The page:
FY 2009 Budget Request: U.S. Geological Survey

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Publication date: 
15 February 2008
Number: 
23

The Bush Administration has requested a 3.8 percent or $38.0 million reduction in the FY 2009 budget for the U.S. Geological Survey. Under this request, the total budget would fall from $1,006.5 million to $968.5 million.

A USGS release explains: “The FY 2009 budget focuses on the highest priorities for research while ensuring that the USGS builds the expertise it needs to continue answering the complex scientific questions that may arise. The budget includes $34.9 million in program increases and $15.0 million in fixed costs, offset by $87.8 million in reductions for lower priority efforts and unrequested increases.”

There are eight major components of the USGS budget:

GEOLOGICAL RESEARCH, INVESTIGATIONS AND REMOTE SENSING:

The Administration is seeking a 5.9 percent or $4.6 million reduction, from $77.7 million in FY 2008 to $73.1 million in FY 2009.

GEOLOGIC HAZARDS, RESOURCE, AND PROCESSES:

The Administration is seeking a 14.6 percent or $35.5 million reduction, from $243.5 million to $208.0 million.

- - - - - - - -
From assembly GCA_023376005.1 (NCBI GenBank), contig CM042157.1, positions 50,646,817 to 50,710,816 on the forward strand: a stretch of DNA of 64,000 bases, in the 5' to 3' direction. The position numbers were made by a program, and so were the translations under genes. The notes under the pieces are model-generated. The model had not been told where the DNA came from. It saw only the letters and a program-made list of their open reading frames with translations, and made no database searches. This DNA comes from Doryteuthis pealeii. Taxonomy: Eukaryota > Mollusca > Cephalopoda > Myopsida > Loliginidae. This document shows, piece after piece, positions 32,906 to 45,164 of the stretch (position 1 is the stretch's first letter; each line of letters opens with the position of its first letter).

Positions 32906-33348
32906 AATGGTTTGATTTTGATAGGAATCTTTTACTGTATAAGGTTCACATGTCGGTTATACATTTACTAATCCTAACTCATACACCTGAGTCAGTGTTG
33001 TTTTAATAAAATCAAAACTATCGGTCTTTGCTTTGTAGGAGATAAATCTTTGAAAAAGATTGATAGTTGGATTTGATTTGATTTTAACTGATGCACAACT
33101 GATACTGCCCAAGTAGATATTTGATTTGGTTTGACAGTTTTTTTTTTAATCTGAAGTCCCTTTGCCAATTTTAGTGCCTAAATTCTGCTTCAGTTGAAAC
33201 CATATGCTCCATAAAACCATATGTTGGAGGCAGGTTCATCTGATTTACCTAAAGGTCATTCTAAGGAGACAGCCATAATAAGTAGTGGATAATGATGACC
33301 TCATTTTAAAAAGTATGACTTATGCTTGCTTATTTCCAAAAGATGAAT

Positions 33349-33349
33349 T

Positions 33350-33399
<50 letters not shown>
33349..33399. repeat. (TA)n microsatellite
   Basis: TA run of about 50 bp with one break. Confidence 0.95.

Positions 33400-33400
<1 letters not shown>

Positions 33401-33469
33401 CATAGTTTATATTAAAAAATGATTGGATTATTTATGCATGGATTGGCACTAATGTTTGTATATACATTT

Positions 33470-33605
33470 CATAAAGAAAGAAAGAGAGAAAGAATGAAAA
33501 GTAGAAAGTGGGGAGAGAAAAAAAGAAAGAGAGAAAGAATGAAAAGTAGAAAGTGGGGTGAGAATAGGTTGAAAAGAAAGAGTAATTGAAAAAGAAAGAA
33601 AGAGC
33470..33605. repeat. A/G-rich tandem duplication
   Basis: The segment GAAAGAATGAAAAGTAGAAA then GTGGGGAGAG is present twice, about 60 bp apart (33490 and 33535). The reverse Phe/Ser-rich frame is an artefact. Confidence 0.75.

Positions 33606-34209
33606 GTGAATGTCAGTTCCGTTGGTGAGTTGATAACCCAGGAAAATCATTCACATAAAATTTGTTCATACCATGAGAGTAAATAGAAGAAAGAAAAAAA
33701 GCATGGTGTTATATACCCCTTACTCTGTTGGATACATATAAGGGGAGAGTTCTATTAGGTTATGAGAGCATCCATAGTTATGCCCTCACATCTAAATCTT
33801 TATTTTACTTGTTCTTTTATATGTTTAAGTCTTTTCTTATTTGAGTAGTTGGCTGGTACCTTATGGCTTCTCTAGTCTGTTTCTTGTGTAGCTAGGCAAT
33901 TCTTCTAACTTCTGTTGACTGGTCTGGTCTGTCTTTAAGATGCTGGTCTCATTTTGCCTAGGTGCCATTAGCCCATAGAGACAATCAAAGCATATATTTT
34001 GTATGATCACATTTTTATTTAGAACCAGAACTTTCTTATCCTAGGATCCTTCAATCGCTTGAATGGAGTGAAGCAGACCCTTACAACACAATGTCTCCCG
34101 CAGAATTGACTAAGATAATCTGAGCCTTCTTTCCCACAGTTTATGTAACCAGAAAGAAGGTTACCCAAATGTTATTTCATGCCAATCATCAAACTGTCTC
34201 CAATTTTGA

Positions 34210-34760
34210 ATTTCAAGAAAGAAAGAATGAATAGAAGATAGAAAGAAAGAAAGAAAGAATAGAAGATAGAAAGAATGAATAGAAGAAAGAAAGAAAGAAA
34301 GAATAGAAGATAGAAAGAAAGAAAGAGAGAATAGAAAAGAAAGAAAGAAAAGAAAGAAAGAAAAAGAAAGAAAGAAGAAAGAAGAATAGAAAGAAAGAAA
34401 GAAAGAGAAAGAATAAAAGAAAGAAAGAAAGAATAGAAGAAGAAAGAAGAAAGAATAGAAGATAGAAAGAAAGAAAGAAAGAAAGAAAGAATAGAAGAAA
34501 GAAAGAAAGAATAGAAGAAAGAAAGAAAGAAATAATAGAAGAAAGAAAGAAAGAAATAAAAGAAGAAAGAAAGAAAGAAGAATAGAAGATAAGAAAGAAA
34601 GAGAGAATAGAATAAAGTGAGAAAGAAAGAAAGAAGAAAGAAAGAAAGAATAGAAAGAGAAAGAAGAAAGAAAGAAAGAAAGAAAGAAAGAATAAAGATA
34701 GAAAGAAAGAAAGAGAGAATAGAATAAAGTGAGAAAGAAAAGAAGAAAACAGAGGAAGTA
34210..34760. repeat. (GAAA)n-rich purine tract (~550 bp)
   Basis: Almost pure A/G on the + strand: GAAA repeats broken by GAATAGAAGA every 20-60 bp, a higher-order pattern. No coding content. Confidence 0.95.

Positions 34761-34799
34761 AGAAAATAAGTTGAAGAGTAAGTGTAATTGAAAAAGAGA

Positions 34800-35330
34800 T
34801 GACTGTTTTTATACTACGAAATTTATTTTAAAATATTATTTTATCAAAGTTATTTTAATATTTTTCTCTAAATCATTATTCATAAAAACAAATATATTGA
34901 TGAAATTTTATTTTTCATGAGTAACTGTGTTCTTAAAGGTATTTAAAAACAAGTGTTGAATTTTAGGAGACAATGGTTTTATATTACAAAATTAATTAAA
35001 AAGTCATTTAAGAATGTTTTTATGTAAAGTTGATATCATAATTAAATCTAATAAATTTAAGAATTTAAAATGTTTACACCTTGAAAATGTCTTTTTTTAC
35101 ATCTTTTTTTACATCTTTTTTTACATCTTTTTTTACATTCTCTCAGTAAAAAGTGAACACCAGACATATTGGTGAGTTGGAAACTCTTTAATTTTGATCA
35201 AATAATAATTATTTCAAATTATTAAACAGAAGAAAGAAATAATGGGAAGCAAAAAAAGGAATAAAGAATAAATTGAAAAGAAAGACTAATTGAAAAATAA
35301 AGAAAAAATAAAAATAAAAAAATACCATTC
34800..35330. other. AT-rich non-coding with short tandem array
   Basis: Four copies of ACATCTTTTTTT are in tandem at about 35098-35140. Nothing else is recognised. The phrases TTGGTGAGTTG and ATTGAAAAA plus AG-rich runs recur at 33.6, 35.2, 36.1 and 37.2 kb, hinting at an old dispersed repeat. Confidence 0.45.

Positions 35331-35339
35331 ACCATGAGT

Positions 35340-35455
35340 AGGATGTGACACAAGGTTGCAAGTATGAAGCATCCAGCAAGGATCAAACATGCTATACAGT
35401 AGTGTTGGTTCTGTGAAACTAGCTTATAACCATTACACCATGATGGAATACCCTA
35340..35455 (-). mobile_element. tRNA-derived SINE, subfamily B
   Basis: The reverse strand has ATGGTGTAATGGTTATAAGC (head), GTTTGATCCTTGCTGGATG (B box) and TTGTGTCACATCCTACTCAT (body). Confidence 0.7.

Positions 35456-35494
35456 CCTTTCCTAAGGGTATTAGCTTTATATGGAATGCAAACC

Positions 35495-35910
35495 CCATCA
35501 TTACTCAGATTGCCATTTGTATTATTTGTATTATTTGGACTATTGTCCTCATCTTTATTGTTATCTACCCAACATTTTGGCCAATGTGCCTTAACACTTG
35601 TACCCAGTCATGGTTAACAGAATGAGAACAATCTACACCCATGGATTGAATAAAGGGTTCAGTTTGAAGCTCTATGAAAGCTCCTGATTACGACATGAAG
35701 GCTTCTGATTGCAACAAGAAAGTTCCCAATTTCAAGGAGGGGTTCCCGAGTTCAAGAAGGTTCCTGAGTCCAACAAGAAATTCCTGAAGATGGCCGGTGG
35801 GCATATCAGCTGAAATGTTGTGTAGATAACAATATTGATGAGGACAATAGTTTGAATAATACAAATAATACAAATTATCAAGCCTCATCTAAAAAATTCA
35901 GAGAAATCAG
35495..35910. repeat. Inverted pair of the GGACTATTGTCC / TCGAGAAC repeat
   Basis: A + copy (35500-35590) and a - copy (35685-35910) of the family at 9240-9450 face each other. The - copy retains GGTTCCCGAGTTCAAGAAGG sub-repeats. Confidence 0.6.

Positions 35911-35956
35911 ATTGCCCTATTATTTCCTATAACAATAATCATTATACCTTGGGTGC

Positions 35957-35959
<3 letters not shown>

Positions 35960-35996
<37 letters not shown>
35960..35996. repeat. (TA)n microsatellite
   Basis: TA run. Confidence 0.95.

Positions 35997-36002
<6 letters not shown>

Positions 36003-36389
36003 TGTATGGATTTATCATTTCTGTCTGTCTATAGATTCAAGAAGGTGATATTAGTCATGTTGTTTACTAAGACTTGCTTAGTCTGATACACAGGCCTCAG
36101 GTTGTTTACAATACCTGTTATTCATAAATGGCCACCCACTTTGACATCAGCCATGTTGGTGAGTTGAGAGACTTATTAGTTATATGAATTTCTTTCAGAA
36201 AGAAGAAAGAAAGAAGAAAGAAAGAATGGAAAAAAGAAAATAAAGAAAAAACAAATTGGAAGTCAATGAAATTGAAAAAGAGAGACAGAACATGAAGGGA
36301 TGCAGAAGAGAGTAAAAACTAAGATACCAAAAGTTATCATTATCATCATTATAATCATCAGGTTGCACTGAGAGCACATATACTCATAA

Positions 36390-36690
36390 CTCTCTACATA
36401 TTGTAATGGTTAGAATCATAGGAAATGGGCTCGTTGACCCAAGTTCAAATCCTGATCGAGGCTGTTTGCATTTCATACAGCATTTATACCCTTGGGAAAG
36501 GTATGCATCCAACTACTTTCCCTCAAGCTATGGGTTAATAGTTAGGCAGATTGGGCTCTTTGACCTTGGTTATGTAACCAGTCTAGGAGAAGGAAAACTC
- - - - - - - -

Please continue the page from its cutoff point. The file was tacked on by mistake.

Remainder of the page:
WATER RESOURCES INVESTIGATION:

The Administration has requested a 7.9 percent or $17.5 million reduction, from $220.5 million to $203.0 million.

BIOLOGICAL RESEARCH:

The Administration has requested an increase of 0.3 percent or $0.458 million, from $179.9 million to $180.3 million.

ENTERPRISE INFORMATION:

The Administration has requested an increase of 1.6 percent or $1.8 million, from $110.4 million to $112.1 million.

GLOBAL CHANGE:

The Administration has requested an increase of 259.5 percent, or $19.2 million, from $7.4 million to $19.2 million. A Department of the Interior release explains: “The 2009 budget includes $31.4 million for the U.S. Geological Survey's climate change program to focus on priority climate change needs to fill critical information gaps. The 2009 request includes funding for base programs and sustains $5 million in 2008 for a comprehensive pilot program in Alaska for a monitoring network and climate change adaptation assessments. These components will provide critical monitoring information needed for predictive modeling related to our changing climate and its effects on the landscape and natural resources. This science will inform Secretary Kempthorne's Task Force on Climate Change, which will guide Interior's comprehensive approach to studying and modeling the impacts of climate change.”

SCIENCE SUPPORT:

The Administration is requesting essentially level funding, from an FY 2008 budget of $67.2 million to $67.2 million in FY 2009.

FACILITIES:

The Administration is seeking a reduction of 1.8 percent or $1.9 million, from $100.0 million to $98.1 million.

Further information on the FY 2009 USGS budget request is available at:
http://www.doi.gov/budget/2009/09Hilites/BH047.pdf